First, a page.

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Homeownership Issues for Seniors

Authored By: Legal Aid Society of Northeastern New York - Plattsburgh Office LSC Funded

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Legal Life Lines

LEGAL AID SOCIETY OF NORTHEASTERN NEW YORK, INC.


Homeownership Issues for Seniors

Someone came to my door and offered to put new windows on my home. They wouldn't leave until I signed a contract. I don't really want to have this work done by this company. Is there anything I can do?

New York State and Federal Laws provide special protections in the case of door-to-door sales. A buyer may cancel a door-to-door sale until midnight of the third business day after the day on which the buyer signed the agreement for the sale. This means that if you signed a contract on Friday, May 19, you would have until midnight on Wednesday, May 24 to cancel, due to the weekend. If you signed the contract on Monday, you have until midnight on the Thursday to cancel. (Special rules apply in the case of the sale of a personal emergency response service, for example a consumer has a longer period in which to cancel the sale: until midnight of the seventh business day). To cancel a sale, you must give written notice to the seller. If you mail the notice, it is considered to have been given when you put it in the mailbox. New York State Personal Property Law Section 427.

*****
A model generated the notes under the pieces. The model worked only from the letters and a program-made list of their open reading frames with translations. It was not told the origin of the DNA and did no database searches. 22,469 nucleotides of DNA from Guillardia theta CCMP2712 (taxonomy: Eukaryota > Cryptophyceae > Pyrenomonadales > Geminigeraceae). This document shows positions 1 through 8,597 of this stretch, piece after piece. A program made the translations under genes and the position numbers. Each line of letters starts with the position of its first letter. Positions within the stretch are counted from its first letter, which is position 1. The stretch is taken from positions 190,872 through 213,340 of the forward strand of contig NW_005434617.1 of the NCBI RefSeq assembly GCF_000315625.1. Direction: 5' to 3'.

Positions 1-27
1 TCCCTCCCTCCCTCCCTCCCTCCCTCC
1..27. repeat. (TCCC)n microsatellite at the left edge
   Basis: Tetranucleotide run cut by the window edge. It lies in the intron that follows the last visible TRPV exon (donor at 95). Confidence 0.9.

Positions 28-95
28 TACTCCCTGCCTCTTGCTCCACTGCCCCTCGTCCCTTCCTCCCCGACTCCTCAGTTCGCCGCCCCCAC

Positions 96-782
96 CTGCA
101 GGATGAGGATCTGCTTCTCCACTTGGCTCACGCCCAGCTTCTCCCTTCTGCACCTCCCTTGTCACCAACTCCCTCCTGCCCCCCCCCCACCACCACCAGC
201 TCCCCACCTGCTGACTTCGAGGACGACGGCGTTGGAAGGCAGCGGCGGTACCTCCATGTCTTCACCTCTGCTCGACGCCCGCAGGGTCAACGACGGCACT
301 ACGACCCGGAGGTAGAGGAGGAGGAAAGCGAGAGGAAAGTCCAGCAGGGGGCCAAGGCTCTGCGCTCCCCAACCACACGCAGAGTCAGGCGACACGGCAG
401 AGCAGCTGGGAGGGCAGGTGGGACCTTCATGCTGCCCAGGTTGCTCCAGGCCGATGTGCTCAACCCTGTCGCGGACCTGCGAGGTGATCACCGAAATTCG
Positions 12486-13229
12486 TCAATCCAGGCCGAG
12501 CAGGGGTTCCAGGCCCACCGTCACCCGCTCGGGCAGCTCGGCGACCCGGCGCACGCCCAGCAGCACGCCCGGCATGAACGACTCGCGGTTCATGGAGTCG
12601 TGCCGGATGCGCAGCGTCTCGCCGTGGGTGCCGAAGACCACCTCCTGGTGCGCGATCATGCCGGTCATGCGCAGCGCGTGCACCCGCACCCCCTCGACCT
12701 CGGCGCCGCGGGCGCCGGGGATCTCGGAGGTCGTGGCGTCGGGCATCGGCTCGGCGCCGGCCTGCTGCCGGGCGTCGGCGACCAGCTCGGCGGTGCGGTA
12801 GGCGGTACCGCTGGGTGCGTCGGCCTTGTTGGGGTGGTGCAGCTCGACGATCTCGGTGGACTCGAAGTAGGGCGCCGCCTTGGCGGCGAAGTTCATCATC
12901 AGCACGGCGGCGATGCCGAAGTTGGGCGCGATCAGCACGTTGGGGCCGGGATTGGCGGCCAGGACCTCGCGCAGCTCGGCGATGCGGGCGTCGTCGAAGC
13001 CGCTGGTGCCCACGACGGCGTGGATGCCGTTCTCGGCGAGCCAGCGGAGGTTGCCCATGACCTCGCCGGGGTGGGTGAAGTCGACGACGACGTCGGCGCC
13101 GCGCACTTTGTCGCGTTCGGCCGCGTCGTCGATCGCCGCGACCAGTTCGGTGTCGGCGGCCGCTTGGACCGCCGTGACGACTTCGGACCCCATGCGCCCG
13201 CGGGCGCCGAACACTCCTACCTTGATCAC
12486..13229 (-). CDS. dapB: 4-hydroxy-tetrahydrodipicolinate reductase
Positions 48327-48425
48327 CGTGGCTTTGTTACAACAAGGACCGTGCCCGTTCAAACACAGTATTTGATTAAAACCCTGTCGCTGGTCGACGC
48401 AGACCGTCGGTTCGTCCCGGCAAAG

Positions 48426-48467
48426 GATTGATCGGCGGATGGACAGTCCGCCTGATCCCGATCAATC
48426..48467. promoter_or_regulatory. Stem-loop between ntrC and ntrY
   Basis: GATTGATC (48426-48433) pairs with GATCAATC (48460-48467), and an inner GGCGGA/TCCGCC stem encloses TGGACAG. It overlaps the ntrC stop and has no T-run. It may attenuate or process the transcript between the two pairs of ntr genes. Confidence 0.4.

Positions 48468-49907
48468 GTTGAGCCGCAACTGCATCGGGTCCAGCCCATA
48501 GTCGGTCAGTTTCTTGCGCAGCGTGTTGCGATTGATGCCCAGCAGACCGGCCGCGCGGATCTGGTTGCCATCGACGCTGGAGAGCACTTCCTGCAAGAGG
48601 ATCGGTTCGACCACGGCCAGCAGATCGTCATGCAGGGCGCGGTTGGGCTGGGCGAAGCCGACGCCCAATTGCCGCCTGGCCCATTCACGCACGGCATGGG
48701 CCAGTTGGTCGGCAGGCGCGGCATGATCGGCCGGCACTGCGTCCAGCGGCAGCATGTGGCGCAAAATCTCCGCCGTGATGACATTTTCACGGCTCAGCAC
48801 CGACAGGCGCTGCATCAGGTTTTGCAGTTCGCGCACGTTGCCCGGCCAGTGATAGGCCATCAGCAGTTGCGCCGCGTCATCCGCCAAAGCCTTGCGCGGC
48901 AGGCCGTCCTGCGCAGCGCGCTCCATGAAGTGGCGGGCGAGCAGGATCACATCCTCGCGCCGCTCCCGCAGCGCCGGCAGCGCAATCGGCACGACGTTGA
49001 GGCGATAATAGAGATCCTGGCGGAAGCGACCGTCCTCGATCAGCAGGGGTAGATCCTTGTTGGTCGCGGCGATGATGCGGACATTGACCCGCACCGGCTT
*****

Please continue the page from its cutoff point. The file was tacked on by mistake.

The seller is required to give the buyer notice of this right to cancel. The time limit begins to run when the seller gives proper notice. The seller must also conspicuously disclose the refund policy. New York State Personal Property Law Section 428.